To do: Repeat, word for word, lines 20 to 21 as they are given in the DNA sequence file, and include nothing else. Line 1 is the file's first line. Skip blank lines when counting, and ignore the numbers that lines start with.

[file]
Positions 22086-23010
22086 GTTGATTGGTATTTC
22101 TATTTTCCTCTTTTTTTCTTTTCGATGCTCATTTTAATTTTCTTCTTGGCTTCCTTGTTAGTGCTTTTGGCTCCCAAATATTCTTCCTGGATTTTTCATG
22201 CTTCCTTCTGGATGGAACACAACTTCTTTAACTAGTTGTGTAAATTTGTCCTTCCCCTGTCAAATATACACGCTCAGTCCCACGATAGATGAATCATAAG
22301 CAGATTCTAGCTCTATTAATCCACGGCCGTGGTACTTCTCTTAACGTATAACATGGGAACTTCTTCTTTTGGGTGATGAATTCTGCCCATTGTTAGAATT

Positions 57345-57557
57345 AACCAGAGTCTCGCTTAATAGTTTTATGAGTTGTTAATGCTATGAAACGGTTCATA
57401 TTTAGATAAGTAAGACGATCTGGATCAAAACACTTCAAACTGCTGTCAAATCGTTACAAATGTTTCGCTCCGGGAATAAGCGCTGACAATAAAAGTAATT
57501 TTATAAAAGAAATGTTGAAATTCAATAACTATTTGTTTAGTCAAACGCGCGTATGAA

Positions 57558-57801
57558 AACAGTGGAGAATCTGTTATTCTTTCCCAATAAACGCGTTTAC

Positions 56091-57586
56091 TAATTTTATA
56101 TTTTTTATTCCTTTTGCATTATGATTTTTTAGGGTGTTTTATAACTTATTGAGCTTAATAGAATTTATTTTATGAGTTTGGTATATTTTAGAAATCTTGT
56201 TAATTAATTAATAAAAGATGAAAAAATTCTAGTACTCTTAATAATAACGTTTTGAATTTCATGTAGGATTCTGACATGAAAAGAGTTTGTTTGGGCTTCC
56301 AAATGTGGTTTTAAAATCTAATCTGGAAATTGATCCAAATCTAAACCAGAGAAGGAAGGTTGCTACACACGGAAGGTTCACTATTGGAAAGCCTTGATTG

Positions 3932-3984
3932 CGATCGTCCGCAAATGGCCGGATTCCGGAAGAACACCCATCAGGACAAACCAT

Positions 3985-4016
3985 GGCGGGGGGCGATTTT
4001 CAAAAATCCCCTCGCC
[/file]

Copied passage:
3985 GGCGGGGGGCGATTTT
4001 CAAAAATCCCCTCGCC